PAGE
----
From annoying passengers to long security lines to cramped cabins, there’s a lot to complain about when it comes to flying the friendly skies. And while airlines aren’t solely responsible for making air travel an increasingly stressful experience, they do deserve a share of the blame for some airline annoyances.
In some cases, an airline makes a trip so unpleasant that people are willing to give up on the carrier altogether. Roughly 20% of passengers surveyed by research firm Qualtrics in 2015 said they’d had experience so terrible they refused to fly that airline again.
The survey of 520 U.S. adults who’d flown in the past year revealed some of the issues that were most likely to make a person switch to another airline. Turns out, most people are willing to put up with a lack of legroom, cramped seats, and delayed flights. “Gotcha” fees and a cranky cabin crew, on the other hand, are deal-breakers. Here are seven things that are most likely to make people want to break up with an airline.
7. Bad in-flight service
Non-existent entertainment options, glitchy Wi-Fi, and sad snacks are enough to make 20% of people avoid an airline in the future. First-class passengers were more likely to be annoyed by the lack of entertainment options than those who flew economy.
6. Baggage fees
Who doesn’t grumble about paying $25 to check a bag when flying? These charges are almost universal on domestic U.S. flights, yet they were annoying enough to turn off 27% of flyers surveyed by Qualtrics.
Even politicians are fed up with airlines charging an arm and a leg to carry people’s luggage. A new bill in the Senate would make it easier for the Department of Transportation to put a halt to “ridiculous” airline fees, including those for checked bags and ticket changes. Checked bag fees jumped 67% from 2009 to 2014, so this is an understandable frustration.
5. Gross bathrooms
Dirty bathrooms were a major turn off for 30% of travelers. Women were more likely to be upset about a bathroom’s cleanliness than men, with 34% of female travelers surveyed saying a filthy lavatory would keep them flying an airline again compared to 23% of men.
Flyers aren’t just being fussy about the state of airplane bathrooms. Studies have shown that heavily used plane bathrooms are crawling with E. coli and other bacteria. Bathrooms may not even be cleaned between every flight if the legs are short, Lars Barsoe of Vestergaard Company, which produces and services airport equipment, told the BBC.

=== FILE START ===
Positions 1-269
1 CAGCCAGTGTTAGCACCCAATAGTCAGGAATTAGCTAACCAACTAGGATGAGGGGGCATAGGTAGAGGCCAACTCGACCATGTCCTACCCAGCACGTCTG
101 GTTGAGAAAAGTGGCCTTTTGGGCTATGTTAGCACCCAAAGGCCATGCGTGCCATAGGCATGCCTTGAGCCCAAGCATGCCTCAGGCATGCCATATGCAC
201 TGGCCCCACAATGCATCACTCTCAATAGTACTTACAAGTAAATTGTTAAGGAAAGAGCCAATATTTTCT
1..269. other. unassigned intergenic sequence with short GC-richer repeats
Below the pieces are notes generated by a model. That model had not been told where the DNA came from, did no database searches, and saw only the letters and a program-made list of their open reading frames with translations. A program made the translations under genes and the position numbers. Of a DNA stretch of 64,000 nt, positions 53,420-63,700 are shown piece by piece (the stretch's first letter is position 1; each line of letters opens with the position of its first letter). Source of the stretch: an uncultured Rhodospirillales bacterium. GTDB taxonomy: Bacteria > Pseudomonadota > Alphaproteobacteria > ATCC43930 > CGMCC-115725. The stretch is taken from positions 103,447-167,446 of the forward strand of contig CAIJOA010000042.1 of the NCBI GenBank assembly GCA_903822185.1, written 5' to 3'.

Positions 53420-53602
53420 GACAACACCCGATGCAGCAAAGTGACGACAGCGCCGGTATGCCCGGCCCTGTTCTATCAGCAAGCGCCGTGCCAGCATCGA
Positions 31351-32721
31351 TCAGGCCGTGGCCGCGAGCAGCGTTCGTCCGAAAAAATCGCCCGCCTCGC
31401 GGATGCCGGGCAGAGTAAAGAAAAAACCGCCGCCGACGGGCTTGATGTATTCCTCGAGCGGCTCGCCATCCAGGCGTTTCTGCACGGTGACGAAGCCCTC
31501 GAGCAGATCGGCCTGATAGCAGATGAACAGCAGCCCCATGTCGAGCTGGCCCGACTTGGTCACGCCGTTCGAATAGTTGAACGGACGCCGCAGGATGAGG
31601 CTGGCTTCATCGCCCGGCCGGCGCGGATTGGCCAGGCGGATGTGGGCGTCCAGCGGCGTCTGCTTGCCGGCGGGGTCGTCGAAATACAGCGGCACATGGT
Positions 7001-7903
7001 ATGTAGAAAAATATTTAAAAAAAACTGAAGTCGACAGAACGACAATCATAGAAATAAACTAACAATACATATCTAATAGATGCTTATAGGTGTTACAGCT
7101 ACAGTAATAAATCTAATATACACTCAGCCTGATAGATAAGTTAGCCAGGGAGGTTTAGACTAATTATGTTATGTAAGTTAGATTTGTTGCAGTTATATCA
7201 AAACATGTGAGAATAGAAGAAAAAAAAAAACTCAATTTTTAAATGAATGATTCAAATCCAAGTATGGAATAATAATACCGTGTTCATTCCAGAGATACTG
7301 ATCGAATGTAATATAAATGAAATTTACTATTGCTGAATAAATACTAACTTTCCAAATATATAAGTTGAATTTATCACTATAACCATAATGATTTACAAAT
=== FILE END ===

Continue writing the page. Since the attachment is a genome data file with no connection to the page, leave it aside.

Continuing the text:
4. Canceled flight
You might settle for less-than-stellar service and grit your teeth when paying to check a bag, but canceled flights are harder to swallow. After all, you’re paying the airline to get you from Point A to Point B. So it’s hardly surprising that 30% of travelers would consider choosing a different airline in the future if their flight never took off. And though cancellations are actually pretty rare — just 1.54% of flights on major U.S. carriers werecanceled in 2015 — that doesn’t make them less irksome, especially when the airline doesn’t make much of an effort to make things right.
3. Unfriendly flight crew
Surly flight attendants got on the nerves of 34% of flyers surveyed by Qualtrics. Considering that flight attendants have one of the worst jobs in America, according to some measures, it’s no wonder they’re not all smiles. Premium flyers, who perhaps expect to be treated with kid gloves, were more likely to get upset about the flight crew’s attitude than those who flew coach.
2. Hidden fees
By now, most travelers know to expect checked bag fees, even if they don’t like them. Far more annoying are surprise fees. Getting hit with a hidden extra charge is enough to send 42% of passengers scurrying to another carrier. Depending on the airline, you may have to shell out more money if you want a pillow or blanket, have to print your board pass at the airport kiosk, or call to make a reservation by phone. If you’re not careful, the price of what looked like a bargain ticket could easily skyrocket.
1. Lost luggage
A dream vacation can turn into a nightmare when an airline loses your luggage. Nearly half of people surveyed by Qualtrics said having a bag go missing was enough to make them consider other airlines. The good news is that airlines have gotten better at keeping tracks of suitcases in recent years. Globally, the rate of mishandled bags plunged by 61.3% between 2007 and 2015, even as passenger numbers increased, according to a report by airline IT vendor SITA.
Still, some airlines are more likely to mislay your bag than others. Expressjet Airlines received the most baggage handling complaints from flyers in January 2016, according to data from the U.S. Department of Transportation, followed by Skywest and American. Virgin America, Jet Blue, and Hawaiian reported the fewest complaints.